Few media reports on new, lower federal budget deficit projections by the Bush administration pointed out that critics have accused the administration of inflating its original deficit predictions to be able to later tout the actual, less dire, figures.
Following President Bush's claim on Larry King Live that the United States had a functional missile defense system, numerous media outlets reported his statement without challenge. By contrast, a report on NPR's Morning Edition noted that the missile defense system "has been plagued with technical problems" and has never been thoroughly tested, citing Government Accountability Office reports that indicate the system has no proven ability to shoot down a hostile missile.
In their recent coverage of three major national security developments, various media outlets have portrayed the events as "victories" for President Bush and Republicans or losses for Democrats, with little or no discussion of how these events could be seen as bad for the White House and the GOP.
A Media Matters analysis of the media coverage of the Iraq war debate shows that the favored Republican talking points on Iraq have gone largely unchallenged in the media and have even been adopted as truths by some media outlets and figures.
In their coverage of the postponement of congressional negotiations on immigration reform, several major print media outlets failed to note that legislation passed by House Republicans would designate as felons the approximately 11 million illegal immigrants currently residing in the United States.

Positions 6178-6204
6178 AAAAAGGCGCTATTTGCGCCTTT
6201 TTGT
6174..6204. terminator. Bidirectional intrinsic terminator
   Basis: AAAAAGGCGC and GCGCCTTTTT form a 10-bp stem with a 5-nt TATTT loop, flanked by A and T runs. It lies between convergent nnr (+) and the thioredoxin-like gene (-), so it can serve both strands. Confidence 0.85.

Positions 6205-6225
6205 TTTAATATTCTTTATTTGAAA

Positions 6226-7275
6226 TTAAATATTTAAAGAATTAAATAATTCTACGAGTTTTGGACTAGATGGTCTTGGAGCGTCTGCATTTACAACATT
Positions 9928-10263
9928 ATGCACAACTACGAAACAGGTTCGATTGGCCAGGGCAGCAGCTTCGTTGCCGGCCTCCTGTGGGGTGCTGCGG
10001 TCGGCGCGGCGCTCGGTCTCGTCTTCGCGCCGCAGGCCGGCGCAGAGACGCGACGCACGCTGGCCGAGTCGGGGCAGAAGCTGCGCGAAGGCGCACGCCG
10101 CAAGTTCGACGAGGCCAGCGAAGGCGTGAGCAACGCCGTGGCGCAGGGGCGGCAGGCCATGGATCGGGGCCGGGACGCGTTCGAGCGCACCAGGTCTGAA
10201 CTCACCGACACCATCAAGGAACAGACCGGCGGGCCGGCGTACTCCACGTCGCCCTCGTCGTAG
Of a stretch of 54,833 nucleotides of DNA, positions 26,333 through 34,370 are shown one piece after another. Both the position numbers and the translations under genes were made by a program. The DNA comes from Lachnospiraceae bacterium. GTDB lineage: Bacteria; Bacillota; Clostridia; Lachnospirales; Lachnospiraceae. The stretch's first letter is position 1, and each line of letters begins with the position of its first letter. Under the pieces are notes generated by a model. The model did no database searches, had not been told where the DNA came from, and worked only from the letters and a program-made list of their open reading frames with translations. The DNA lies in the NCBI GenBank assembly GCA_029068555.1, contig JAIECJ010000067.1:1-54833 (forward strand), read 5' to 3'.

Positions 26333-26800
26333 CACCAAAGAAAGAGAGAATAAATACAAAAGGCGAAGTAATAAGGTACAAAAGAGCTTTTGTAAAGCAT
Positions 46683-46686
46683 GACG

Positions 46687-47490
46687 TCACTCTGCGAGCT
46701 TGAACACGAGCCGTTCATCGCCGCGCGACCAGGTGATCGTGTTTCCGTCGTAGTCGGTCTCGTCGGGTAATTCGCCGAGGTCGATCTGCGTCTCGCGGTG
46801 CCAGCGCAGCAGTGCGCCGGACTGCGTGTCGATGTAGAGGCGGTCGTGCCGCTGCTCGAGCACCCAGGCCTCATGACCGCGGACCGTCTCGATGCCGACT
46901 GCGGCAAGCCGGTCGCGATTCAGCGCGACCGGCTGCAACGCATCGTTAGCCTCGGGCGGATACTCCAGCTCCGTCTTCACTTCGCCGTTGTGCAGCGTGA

In articles on Senate Democrats' efforts to withdraw U.S. troops from Iraq, numerous print outlets focused on differences between two Democratic proposals on the issue and highlighted Republicans' dismissals of the measures as "cutting and running." But these outlets failed to note that recent polls show a majority of Americans support some form of withdrawal from Iraq.
Numerous news outlets -- including The New York Times, Los Angeles Times, CNN, ABC, and Fox News -- joined President Bush in highlighting a split among Democrats on the issue of the Iraq war. But in mentioning only the Democrats' disagreements, these outlets are promoting the false impression that there are not significant divisions among Republicans regarding the Bush administration's wartime policies.
Following President Bush's nomination of Henry M. Paulson Jr. to replace Treasury Secretary John Snow, major newspapers largely ignored a deceptive -- at best -- answer Bush gave last week about whether Snow would be leaving the administration. When asked during a May 25 press conference whether Snow "had given [Bush] any indication that he intends to leave his job any time soon," Bush responded: "No, he has not talked to me about resignation. I think he's doing a fine job." Yet press secretary Tony Snow told reporters that Bush had already selected John Snow's replacement by May 21.
Media outlets have continued to ignore President Bush's previous praise of a controversial immigration bill that passed the House of Representatives in December and his reported advocacy of some of its most controversial provisions. These media have instead uncritically reported Bush's opposition to the House bill.